Simple present statements are used to describe regular activities or things that are true "all the time". This tense is also used to describe daily routines.
I eat breakfast at 7:00 a.m. every day.
They don't like to get up early in the morning.
Simple present statements are formed with a subject and the base form of the verb (the verb without any ending). However, with third person singular subjects (he/she/it), the verb takes an -s ending.
* Affirmative statements:
subject + base form of the verb + complement
I exercise every day
* Statements with third person singular subjects:
He/She/It + base forms of the verb + -s/-es/-ies + complement
She exercises every day
* Negative statements:
subject + don't + base form of the verb + complement
I don't exercise every day
* Negative statements with third person singular person subjects:
He/She/It + doesn't + base form of the verb + complement
She doesn't exercise every day
* Don't = do not
* Doesn't = does not
* Yes-No questions:
Do + subject + base form of the verb + complement?
Do you exercise every day ?
Short answer: Yes, I do. / No, I don't.
* Yes-No questions with third person singular subjects:
Does + he/she/it + base form of the verb + complement?
Does she exercise every day?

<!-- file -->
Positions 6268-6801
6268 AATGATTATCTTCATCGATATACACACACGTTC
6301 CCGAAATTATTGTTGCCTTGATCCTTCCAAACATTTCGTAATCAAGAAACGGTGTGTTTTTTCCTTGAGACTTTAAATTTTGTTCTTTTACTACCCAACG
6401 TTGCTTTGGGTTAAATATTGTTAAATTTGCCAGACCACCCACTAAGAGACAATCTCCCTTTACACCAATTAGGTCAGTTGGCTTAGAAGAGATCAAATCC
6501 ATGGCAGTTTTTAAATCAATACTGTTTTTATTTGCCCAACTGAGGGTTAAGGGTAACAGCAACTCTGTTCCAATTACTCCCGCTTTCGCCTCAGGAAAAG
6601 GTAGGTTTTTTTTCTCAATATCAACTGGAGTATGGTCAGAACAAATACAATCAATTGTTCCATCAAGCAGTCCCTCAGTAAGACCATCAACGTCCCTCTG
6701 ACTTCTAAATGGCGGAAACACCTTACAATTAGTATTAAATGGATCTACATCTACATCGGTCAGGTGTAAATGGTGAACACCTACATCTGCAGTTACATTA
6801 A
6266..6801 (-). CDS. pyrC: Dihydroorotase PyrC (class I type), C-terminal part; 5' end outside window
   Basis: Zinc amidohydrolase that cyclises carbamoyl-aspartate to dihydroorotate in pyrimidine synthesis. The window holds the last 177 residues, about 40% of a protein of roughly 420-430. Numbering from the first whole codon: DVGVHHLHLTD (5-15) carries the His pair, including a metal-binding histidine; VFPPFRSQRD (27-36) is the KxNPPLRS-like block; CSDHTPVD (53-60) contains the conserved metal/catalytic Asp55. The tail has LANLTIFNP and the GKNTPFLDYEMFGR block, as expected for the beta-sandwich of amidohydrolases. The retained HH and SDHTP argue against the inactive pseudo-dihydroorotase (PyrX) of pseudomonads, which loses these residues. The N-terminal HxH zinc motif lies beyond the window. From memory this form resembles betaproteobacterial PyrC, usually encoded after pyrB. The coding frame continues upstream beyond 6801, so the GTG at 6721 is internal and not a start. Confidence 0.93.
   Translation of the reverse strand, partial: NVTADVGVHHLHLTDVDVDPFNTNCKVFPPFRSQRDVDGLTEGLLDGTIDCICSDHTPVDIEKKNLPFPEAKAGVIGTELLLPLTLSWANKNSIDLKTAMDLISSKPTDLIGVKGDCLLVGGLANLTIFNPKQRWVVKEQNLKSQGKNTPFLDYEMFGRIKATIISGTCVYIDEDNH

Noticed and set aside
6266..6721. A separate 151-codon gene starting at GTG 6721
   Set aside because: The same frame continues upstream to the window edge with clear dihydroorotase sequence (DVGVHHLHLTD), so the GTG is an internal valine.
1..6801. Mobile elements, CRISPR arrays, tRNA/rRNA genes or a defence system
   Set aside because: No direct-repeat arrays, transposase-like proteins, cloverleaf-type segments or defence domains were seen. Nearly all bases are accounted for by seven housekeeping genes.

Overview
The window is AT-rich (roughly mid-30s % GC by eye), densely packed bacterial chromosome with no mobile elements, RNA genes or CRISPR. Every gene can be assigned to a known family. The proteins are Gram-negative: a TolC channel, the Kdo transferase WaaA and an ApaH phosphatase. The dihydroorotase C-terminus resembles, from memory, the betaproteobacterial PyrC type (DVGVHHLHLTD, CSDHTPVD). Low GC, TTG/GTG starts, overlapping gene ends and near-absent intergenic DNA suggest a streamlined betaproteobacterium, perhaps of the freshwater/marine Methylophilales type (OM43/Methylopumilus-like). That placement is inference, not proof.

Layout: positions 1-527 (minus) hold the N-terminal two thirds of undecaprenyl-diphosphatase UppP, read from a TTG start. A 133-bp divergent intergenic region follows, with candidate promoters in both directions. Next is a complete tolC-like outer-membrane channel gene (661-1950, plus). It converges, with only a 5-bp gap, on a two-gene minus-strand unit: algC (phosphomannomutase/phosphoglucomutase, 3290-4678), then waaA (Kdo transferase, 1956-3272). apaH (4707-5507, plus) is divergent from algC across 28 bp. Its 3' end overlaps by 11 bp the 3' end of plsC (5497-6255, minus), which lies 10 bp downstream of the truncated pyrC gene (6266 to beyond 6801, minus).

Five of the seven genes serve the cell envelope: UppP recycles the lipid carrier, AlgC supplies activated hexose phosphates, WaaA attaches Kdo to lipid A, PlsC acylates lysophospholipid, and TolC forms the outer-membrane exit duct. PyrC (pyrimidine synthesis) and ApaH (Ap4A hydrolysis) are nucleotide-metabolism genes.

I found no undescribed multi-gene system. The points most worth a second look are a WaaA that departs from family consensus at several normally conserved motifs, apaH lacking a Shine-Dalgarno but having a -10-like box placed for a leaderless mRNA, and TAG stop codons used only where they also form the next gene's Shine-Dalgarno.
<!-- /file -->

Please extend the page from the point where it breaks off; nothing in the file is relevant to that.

Short answer: Yes, she does. / No, she doesn't.
* Information questions (WH-questions):
Question word + do + subject + base form of the verb + complement?
Where do you live in Rio?
Answer: I live in Tijuca.
* Information questions with third person singular subjects:
Question word + does + he/she/it + base form of the verb + complement?
Where does she live in Rio?
Answer: She lives in Tijuca, too.
The spelling rules for the -s ending on verbs in the third personsingular are the same as for noun plurals. Here are some rules:
* For most verbs: add -s
Work - works Listen - listens Swim - swims
* For verbs ending in o, s, ss, sh, ch, x or z: add -es
Go - goes Kiss - kisses Watch - watches
* For verbs ending in a consonant and y: change y to i and add -es
Study - studies Cry - cries Try - tries
* For verbs ending in a vowel and y: add -s
Play - plays Buy - buys Say - says
* Special third person singular forms: The third person singular form of have is has.
"Have got" is mainly used in British English (BrE). You can also use "have" on its own (especially in American English - AmE). In this case, however, you must form negative sentences and questions with the auxiliary ver "do".
* Affirmative statements: I have / I have got
* Affirmative statements - 3rd person singular: He has / He has got
* Negative statements: You don't have / You haven't got
* Negative statements - 3rd person singular: She doesn't have / She hasn't got
* Questions: Do they have? / Do they have got?
* Questions - 3rd person singular: Does she have? / Does she have got?
The simple present is about six times more frequent than the present continuous, and so it is taught first.
Cambridge University Press